Chile's wine regions
Matetic, San Antonio Valley
is one of Chile's most remarkable wine estates. It's a huge, hilly
16 000 hectare property, mostly consisting of eucalyptus and pine
woods, but with three main agricultural products: sheep, blueberries
and wine. It’s the wine that was the focus of our visit.
Matetic family are of Croatian origin, and came to Chile 100 years
ago. They began in Patagonia, at the southern tip of the country,
where they have 100 000 hectares of land used for sheep and dairy
farming. They also made a lot of money through ironwork, where they
had a near monopoly. They bought the Matetic Estate in the San
Antonio Valley some 20 years ago. The wine business was started in
1999, but it is only in 2008 that they made a profit for the first
well as making some of Chile’s best wines, Matetic is gaining
recognition because it is one of the few Chilean estates to have
adopted biodynamics, a supercharged form of organics that is gaining
ground in winegrowing. 120 hectares of vineyards have been planted
to date, and the whole estate (not just the vineyards) is worked
organically. The grapes are certified organic by BCS since 2004, and
for the last couple of years the vineyards have been managed
bodynamically. The goal is to become certified in due course.
met with winemaker Paula
Cárdenas (above), who has been heading up the winemaking
here since 2006 for a tour, tasting and lunch.
is in San Antonio, the cool part of Casablanca, and just 20 km from
the sea, so it benefits from sea breezes in the afternoon. There's a
high diurnal temperature fluctuation – in the summer it can range
from 27 C during the afternoon to 7 C at night. The low vigour soils
are ideal for viticulture. They are well drained and the roots of
the vines go down 2–4 m looking for nutrients. The soils are
decomposed granite with 40–60 cm of friable clay on the surface.
asked Paula how the transition to working biodynamically has gone.
'The main challenge is to understand the concept, to see
everything,' she replied. 'In school everyone teaches you how the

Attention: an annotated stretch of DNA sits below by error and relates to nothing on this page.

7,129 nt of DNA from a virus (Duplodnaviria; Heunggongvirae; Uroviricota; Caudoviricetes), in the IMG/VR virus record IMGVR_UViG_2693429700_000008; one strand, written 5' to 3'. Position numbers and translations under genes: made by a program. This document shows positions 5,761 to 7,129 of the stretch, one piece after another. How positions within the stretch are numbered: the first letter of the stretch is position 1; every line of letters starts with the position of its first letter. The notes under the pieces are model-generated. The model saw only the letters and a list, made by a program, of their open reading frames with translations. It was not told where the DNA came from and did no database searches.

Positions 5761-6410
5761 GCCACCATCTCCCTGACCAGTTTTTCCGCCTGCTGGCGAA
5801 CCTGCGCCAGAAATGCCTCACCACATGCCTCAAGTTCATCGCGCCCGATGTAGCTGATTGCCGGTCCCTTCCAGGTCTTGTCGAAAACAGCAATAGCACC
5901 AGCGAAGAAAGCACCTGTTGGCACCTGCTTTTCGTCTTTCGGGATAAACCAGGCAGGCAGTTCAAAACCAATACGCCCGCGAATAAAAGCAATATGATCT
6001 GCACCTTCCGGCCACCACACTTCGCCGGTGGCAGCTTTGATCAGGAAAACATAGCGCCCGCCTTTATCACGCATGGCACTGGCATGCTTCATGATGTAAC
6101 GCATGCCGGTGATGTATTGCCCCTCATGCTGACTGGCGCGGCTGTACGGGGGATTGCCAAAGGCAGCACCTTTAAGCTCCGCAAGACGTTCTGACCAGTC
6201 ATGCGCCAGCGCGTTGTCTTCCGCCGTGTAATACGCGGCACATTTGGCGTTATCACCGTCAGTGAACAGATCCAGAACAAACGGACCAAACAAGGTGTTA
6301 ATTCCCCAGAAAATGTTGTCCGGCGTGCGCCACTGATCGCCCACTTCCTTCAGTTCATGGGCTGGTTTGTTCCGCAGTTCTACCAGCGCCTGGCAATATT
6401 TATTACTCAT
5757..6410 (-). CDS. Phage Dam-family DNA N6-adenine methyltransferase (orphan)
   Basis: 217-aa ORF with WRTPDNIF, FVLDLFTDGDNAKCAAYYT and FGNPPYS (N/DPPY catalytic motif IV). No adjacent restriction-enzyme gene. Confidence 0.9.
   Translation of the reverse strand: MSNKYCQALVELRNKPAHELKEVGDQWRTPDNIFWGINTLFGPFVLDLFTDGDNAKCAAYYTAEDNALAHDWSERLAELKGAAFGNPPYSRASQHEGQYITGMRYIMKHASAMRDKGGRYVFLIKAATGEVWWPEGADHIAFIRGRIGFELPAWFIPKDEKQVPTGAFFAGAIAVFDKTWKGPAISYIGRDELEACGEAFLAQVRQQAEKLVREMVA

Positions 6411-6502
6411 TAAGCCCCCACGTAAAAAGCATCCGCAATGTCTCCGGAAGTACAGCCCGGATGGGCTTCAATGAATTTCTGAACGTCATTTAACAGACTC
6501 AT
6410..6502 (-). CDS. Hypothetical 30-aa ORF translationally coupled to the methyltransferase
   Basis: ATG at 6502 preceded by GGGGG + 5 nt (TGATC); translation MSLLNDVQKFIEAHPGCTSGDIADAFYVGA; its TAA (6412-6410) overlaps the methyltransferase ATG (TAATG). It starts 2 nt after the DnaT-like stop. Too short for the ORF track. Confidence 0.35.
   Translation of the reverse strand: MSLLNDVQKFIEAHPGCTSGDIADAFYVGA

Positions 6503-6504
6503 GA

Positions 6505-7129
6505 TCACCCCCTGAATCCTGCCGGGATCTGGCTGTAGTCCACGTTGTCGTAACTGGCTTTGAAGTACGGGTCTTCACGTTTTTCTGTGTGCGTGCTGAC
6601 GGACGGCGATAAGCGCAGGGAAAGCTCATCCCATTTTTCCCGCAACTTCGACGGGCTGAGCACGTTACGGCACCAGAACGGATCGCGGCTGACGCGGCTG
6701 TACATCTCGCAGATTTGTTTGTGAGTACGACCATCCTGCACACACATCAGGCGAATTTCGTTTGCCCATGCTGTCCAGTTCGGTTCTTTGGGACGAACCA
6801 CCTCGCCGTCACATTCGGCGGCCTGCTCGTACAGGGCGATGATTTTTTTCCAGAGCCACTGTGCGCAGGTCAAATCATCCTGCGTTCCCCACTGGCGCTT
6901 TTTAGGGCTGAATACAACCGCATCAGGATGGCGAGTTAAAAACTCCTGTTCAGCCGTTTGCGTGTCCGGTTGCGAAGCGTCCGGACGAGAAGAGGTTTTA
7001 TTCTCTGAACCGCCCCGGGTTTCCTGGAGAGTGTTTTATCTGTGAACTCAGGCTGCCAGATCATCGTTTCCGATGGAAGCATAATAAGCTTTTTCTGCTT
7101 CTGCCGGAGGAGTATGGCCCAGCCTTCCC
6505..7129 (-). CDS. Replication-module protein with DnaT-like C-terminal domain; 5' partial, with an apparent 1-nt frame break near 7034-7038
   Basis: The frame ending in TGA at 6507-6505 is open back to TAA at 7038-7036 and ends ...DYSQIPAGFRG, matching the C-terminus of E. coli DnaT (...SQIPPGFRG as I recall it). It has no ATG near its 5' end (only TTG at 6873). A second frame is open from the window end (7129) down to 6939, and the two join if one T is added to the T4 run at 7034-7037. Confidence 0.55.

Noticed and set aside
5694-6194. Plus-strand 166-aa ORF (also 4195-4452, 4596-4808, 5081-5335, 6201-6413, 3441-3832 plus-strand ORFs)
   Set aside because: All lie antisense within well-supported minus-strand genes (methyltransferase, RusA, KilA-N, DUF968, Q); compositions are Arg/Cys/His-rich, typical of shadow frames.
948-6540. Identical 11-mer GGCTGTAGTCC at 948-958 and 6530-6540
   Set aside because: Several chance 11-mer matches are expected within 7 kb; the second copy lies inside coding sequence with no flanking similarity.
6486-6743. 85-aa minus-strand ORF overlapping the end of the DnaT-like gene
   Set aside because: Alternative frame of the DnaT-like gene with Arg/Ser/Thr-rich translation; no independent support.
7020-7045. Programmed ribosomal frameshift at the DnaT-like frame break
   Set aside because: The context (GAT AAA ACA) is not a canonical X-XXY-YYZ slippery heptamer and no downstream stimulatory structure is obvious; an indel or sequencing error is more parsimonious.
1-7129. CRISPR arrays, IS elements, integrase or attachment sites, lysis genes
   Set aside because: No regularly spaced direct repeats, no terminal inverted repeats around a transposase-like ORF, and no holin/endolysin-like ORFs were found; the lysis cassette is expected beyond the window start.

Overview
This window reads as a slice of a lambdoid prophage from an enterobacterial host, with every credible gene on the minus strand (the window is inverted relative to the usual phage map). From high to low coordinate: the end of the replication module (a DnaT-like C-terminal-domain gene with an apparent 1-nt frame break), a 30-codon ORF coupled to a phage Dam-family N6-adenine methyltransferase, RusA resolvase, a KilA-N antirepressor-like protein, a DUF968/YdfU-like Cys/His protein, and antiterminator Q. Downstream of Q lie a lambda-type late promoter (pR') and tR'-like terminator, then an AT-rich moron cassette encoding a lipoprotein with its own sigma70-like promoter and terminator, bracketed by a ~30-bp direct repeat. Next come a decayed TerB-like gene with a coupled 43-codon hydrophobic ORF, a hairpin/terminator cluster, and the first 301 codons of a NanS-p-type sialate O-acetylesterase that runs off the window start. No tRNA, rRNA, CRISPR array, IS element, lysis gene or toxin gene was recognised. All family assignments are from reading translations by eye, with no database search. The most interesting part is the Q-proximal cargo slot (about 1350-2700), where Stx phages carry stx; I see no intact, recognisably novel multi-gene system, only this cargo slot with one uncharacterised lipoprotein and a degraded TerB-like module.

plant works and gives you the scientific view of viticulture, which
is to decompose everything into small parts. You have to integrate
and be able to see that everything is connected – to see
holistically. Everytime I try to see more and understand more, it is
more interesting’, she adds. ‘You never finish learning.’
A short film of my visit
is practiced here: cow manure, grass, grape skins and stems are
used. Humid places are chosen for burying the cow horns, one of the
more esoteric aspects of biodynamic farming. In the winter, the
vineyards are weeded by alpacas, which is a nice Chilean touch.
reveals that there are plans to use horses to work the land, but to
do this they need to get special equipment that’s very old. What
about the biodynamic calendar? ‘At first we didn’t workwith it, but we’re now trying to implement this’, says
Paula. She adds that, ‘If the owner says you have to be
biodynamic, it is your job, but I actually believe in it. There are
some things that are difficult to believe, but it is up to you: the
main idea is to see everything as a whole.’
Matetic winery was built in 2004 and currently processes 300 000
litres. Currently some 14 000 cases are released annually. Pauls
reckons that the maximum capacity, which will be reached in 4 years,
is likely to be 35 000 cases. All the grapes are hand harvested into
bins, and there’s a selection table. The grapes are crushed and
then taken to the fermenters by gravity. Open fermenters are used
for the reds, with punching down and pumping over both employed. All
the wines except for the Sauvignon Blanc go into barrel.
are two ranges: Coralillo is a sort of second label, with the top
wines labelled as EQ. UK availability: Genesis, Majestic, Oddbins
and Wine Society.
EQ Sauvignon Blanc 2007 Made with the
242 clone which gives tropical and citrus notes, given a short skin
maceration before pressing, and fermented in stainless steel. Some
small stainless steel barrels (300 litres) are also used for work
with the lees. Brightly fruited with sweet, rounded nose. The palate
is bright with rounded fruit and high acidity. Really fresh, showing
a nice juicy character. 89/100 (UK retail £9)
EQ Chardonnay 2006 14.5% alcohol.
From two different sites: one is richer, the other more mineral.
Fermented in barrels, 30% of which are new. Just 20% malolactic was
used from 2007. Three different commercial yeasts with some wild
yeast ferments, which Paula reckons add spice and onion notes. 1000
cases made. Rich toasty nose is smooth and oaty with some fig and
tropical fruit notes. The palate is complex and broad with rich
figgy, toasty, spicy, bready characters. Powerful and complex.
91/100 (UK retail £12)
EQ Pinot Noir 2006 14.5% alcohol.
Massale selection, spending 10 months in oak, 30% of which is new.
1500 cases made. Delicious pure dark cherry fruit nose with a bit of
tinned strawberry, too. Smooth, elegant palate shows lovely focus
with deliciously elegant berry and cherry fruit. Nicely perfumed
with a bit of spicy structure. 92/100 (UK retail £15)
Merlot Malbec Reserve 2005 1800 cases made.
Meaty dark fruits nose is brooding, with an attractive, leathery,
spicy undercurrent. The palate shows lovely sweet dark fruit over
the top of dense, earthy structure. Fantastically intense and well
structured, in a brilliant savoury style. 93/100 (UK retail £12)
EQ Syrah 2006 1500 cases made.
Brilliant Syrah: cool-climate pepperiness on the nose which is dark
and fresh. Wonderful perfumed lush fruits combine with a lovely
spicy, peppery edge. The palate is lush and richly textured with
bright, fresh fruit and some meaty, chocolatey complexity. Nice
tannins give grippy structure, too. 94/100 (UK retail £15)